visit here will not be remembered with happiness. Yet I want you to know that I understand how
kindly you have done this miserable job."
She nodded. "And you have been unfailingly gracious in a difficult hour."
Julian opened the door of her car. She stooped to the seat, swung her legs inside. But before he
could close the door for her, she thought of one last question, a very important one.
"Julian, I know you were planning to have a daughter next. But if you had gone on to bring
another son into the world, what would you have named him?"
"Our firstborn was named for my father, Nikolai," he said. "But Elena wanted to name a second
son for me."
"Julian Delphiki," said Sister Carlotta. "If this truly is your son, I think he would be proud
someday to bear his father's name."
"What name does he use now?" asked Julian.
"Of course I cannot say."
"But ... not Volescu, surely."
"No. As far as I'm concerned, he'll never hear that name. God bless you, Julian Delphiki. I will
pray for you and your wife."
"Pray for our children's souls, too, Sister."
"I already have, and do, and will."
Major Anderson looked at the boy sitting across the table from him. "Really, it's not that important
a matter, Nikolai."
"I thought maybe I was in trouble."
"No, no. We just noticed that you seemed to be a particular friend of Bean. He doesn't have a lot
"It didn't help that Dimak painted a target on him in the shuttle. And now Ender's gone and done
the same thing. I suppose Bean can take it, but smart as he is, he kind of pisses off a lot of the other
"But not you?"
"Oh, he pisses me off, too."
"And yet you became his friend."
"Well, I didn't mean to. I just had the bunk across from him in launchy barracks."
"You traded for that bunk."
"Did I? Oh. Eh."
"And you did that before you knew how smart Bean was."
"Dimak told us in the shuttle that Bean had the highest scores of any of us."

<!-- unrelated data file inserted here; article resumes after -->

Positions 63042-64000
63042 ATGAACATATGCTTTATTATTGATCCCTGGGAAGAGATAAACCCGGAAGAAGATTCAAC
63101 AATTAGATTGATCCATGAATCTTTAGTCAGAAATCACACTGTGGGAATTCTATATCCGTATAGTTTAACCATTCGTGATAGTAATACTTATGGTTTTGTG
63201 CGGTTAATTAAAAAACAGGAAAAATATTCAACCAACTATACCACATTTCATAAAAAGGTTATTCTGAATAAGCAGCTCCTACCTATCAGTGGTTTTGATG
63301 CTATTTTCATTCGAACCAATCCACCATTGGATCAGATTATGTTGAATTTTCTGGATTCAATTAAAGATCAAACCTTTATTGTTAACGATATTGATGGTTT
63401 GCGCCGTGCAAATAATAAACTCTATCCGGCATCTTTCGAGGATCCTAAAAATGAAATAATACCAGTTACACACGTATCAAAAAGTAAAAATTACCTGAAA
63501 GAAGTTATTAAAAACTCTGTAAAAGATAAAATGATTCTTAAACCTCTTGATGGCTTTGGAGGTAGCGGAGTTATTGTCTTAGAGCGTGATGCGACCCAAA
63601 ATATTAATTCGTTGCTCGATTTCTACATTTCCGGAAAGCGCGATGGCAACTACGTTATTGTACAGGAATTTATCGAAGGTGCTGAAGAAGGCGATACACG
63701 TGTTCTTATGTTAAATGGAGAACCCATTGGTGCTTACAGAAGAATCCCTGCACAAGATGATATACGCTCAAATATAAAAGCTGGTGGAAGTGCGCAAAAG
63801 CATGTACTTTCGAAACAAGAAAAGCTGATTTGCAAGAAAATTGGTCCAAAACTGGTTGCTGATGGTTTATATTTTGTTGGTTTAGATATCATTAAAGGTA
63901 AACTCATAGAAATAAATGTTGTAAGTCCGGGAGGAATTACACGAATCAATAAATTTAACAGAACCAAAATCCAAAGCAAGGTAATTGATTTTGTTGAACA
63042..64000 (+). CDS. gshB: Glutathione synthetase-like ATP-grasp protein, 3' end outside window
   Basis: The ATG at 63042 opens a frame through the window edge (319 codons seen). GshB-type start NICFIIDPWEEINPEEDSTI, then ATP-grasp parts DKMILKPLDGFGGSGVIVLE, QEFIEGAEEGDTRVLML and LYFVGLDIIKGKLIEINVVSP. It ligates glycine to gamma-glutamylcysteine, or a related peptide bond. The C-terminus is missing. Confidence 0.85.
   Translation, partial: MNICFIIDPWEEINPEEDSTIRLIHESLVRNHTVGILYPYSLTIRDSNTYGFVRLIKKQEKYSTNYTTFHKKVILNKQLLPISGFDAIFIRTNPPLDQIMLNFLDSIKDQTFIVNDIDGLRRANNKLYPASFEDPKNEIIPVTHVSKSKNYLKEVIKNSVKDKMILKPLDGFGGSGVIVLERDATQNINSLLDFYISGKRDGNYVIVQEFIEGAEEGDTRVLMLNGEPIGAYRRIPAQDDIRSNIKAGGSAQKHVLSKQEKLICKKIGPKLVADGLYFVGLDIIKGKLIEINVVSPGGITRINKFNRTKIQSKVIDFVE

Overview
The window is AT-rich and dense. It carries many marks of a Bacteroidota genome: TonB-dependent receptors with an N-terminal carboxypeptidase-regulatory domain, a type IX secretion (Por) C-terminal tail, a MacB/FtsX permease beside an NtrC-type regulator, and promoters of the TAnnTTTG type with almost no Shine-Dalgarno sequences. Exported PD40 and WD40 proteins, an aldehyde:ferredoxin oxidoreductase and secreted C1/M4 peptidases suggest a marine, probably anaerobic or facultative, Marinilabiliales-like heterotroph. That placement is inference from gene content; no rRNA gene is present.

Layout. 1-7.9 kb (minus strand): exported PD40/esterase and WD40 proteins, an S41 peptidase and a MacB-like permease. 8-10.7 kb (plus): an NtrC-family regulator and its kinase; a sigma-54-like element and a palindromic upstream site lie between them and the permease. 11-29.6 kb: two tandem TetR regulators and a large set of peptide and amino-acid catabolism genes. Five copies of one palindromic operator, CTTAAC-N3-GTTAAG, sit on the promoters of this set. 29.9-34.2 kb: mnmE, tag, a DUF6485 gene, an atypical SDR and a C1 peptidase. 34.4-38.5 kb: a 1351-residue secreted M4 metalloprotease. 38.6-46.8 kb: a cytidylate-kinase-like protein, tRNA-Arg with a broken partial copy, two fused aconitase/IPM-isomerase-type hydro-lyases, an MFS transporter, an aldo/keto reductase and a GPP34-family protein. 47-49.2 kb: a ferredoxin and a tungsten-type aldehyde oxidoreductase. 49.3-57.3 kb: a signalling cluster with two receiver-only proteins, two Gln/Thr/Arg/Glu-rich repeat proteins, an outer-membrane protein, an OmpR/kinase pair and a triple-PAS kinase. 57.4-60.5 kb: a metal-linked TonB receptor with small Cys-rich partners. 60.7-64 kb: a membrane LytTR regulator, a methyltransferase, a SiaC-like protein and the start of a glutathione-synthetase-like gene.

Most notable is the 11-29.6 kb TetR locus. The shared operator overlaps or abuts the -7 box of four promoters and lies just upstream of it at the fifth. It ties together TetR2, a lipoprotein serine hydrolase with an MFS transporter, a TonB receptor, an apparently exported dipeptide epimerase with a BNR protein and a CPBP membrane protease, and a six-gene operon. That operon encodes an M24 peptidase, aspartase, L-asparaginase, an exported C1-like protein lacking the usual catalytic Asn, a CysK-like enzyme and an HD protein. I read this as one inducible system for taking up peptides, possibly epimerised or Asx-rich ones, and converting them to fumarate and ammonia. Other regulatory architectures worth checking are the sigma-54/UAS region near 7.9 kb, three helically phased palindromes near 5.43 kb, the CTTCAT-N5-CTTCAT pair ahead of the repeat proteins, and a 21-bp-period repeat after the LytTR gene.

"Was that why you wanted to be near him?"
"It was an act of kindness," said Major Anderson. "Perhaps I'm just an old cynic, but when I see
such an inexplicable act I become curious."
"He really does kind of look like my baby pictures. Isn't that dumb? I saw him and I thought, he
looks just like cute little baby Nikolai. Which is what my mother always called me in my baby
pictures. I never thought of them as *me*. I was big Nikolai. That was cute little baby Nikolai. I
used to pretend that he was my little brother and we just happened to have the same name. Big
Nikolai and Cute Little Baby Nikolai."
"I see that you're ashamed, but you shouldn't be. It's a natural thing for an only child to do."
"I wanted a brother."
"Many who have a brother wish they didn't."
"But the brother I made up for myself, he and I got along fine." Nikolai laughed at the absurdity of
"And you saw Bean and thought of him as the brother you once imagined."
"At first. Now I know who he really is, and it's better. It's like ... sometimes he's the little brother
and I'm looking out for him, and sometimes he's the big brother and he's looking out for me."
"A boy that small -- how does he look out for you?"
"He gives me advice. Helps me with classwork. We do some practice together. He's better at
almost everything than I am. Only I'm bigger, and I think I like him more than he likes me."
"That may be true, Nikolai. But as far as we can tell, he likes you more than he likes anybody else.
He just ... so far, he may not have the same capacity for friendship that you have. I hope that my
asking you these questions won't change your feelings and actions toward Bean. We don't assign
people to be friends, but I hope you'll remain Bean's."
"I'm not his friend," said Nikolai.
"I told you. I'm his brother." Nikolai grinned. "Once you get a brother, you don't give him up
CHAPTER 15 -- COURAGE
"Genetically, they're identical twins. The only difference is Anton's key."
"So the Delphikis have two sons."
"The Delphikis have one son, Nikolai, and he's with us for the duration. Bean was an orphan
found on the streets of Rotterdam."
"Because he was kidnapped."
"The law is clear. Fertilized eggs are property. I know that this is a matter of religious sensitivity
for you, but the I.F. is bound by law, not --"